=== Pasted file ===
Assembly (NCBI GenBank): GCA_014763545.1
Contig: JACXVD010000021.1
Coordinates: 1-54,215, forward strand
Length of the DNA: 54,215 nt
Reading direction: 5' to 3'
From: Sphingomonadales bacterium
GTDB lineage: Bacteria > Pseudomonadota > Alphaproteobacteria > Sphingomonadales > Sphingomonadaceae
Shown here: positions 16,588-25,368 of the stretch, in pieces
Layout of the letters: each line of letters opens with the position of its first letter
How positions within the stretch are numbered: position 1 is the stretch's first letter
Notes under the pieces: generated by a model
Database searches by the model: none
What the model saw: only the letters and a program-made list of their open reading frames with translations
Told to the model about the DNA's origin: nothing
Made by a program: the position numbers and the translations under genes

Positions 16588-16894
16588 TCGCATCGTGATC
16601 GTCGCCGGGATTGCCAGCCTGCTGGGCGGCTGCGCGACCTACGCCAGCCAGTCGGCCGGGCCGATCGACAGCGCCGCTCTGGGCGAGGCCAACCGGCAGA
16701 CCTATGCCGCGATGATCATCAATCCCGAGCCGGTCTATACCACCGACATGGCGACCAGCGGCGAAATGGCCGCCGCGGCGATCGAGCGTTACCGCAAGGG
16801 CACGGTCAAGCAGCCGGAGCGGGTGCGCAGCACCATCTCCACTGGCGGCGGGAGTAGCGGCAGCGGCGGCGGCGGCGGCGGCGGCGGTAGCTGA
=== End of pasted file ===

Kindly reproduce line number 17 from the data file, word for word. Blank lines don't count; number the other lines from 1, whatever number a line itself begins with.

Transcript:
16588 TCGCATCGTGATC